Speaking at a lecture on medical tourism at the Caribbean School for Medical Sciences, in Kingston, on December 16, the Minister indicated that already, a draft Medical Tourism Policy paper exists with recommendations on national standards, legislative changes and a marketing framework for the industry.
“The Government’s intention is for this policy to be passed in 2016, thus giving the industry the support required to move to the next level,” he said.
The Minister added that the Fiscal Incentives Act of 2013, which is a new fiscal framework introduced in 2014, provides for reduced customs and stamp duties, corporate income tax rates as well as a list of items that can be brought into the island duty-free. These incentives are available to both recovery hotels and medical and wellness facilities.
Mr. Hylton indicated to the audience of physicians and other healthcare professionals, that this sector has already gained a fair share of investment in the form of the Hospiten Group.
The US$20 million, 16-room, 28-bed facility located at Cinnamon Hill in Rose Hall, Montego Bay, is expected to employ between 120 and 130 persons.
Mr. Hylton informed that the country has been ranked second as the most attractive country for medical tourism, based on a 2014 index, and as a result the country stands to benefit tremendously.
“In terms of competiveness, in most cases, Jamaica provides a significant price advantage over the cost of surgery in the United States. In terms of heart bypass, whilst prices in Jamaica are much higher than India, they are on par with Colombia and slightly less than Costa Rica and Mexico,” he informed.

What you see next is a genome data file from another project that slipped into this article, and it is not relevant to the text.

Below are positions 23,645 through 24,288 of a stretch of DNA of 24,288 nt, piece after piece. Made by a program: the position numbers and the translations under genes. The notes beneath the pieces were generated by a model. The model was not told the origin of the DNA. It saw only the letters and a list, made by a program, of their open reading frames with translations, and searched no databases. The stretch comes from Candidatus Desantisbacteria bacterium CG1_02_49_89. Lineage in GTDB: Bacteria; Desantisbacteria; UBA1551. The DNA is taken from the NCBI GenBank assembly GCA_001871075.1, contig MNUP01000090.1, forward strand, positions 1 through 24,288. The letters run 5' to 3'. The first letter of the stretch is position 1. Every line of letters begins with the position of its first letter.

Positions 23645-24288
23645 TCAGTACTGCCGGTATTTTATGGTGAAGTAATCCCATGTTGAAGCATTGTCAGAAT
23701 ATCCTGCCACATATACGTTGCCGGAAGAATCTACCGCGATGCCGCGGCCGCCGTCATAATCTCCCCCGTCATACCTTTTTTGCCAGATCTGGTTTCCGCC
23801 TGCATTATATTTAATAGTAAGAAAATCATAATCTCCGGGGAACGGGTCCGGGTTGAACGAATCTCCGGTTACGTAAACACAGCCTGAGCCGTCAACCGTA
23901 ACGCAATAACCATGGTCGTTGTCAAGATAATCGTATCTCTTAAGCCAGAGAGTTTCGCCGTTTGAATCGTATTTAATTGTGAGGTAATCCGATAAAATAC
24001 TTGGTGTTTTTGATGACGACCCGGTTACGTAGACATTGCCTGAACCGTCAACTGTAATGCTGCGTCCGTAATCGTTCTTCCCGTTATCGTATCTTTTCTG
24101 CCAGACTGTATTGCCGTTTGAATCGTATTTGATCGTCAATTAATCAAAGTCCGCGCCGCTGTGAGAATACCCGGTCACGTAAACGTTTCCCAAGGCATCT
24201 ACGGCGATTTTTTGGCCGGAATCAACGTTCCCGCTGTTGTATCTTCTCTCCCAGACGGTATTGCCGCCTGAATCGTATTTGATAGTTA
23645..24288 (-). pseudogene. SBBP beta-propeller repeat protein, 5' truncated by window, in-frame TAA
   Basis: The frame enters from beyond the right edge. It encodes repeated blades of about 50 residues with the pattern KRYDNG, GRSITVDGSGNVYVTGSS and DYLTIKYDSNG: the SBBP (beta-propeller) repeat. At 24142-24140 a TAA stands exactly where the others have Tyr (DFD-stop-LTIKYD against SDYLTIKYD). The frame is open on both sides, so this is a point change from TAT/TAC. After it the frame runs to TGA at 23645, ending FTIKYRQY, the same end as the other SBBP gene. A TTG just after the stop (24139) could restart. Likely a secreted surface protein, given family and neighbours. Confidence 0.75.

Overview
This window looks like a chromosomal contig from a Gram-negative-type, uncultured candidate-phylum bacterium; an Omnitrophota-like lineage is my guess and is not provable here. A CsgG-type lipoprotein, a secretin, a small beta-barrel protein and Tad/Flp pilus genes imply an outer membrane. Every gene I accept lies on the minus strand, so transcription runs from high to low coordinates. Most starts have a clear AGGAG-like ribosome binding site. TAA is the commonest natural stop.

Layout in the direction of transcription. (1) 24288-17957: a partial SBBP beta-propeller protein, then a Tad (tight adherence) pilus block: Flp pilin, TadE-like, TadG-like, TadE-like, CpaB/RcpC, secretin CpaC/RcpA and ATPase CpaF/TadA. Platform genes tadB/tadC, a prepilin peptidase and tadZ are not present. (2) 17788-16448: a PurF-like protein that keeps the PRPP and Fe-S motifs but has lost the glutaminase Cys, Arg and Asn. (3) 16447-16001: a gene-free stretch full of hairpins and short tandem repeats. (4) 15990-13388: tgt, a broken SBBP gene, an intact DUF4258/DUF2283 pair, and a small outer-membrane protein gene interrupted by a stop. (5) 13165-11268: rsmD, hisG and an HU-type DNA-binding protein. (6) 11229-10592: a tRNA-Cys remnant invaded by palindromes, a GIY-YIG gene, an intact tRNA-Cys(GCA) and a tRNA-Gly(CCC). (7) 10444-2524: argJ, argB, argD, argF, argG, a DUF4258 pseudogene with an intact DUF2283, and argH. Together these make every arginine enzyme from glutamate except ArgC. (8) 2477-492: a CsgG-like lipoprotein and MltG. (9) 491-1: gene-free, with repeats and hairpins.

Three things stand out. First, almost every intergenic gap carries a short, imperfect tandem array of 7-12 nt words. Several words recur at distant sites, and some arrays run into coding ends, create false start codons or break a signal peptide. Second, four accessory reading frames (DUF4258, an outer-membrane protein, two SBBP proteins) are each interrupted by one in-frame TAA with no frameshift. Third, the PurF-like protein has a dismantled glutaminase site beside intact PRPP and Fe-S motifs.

For her part, President of Jamaica Promotions Corporation (JAMPRO), Diane Edwards, said the agency has established a National Steering Committee to develop a strategy for medical tourism.
According to Ms. Edwards, diagnostics, surgery and dentistry represents “low hanging fruits” that can be tapped, and members of the Diaspora are primary targets.
Meanwhile, delivering her lecture, President of Health Concepts International, Dr. Jacqueline Watson, said medical tourism “is an area Jamaica should pursue and pursue aggressively”.
Concurring with the JAMPRO Head, Dr. Watson said that dentistry, diagnostics and surgery represent some of the areas that can be tapped to achieve success in the sector.
She also agreed that members of the Diaspora, who travel together with friends to the island, should be targeted.
“Jamaica has international recognition for medical tourism…and a code of practice needs to be in place for medical tourism,” she noted.
Dr. Watson emphasized that the private sector should be the one to drive growth in the sector, not the Government.
The lecture series on Medical Tourism was facilitated by JAMPRO.
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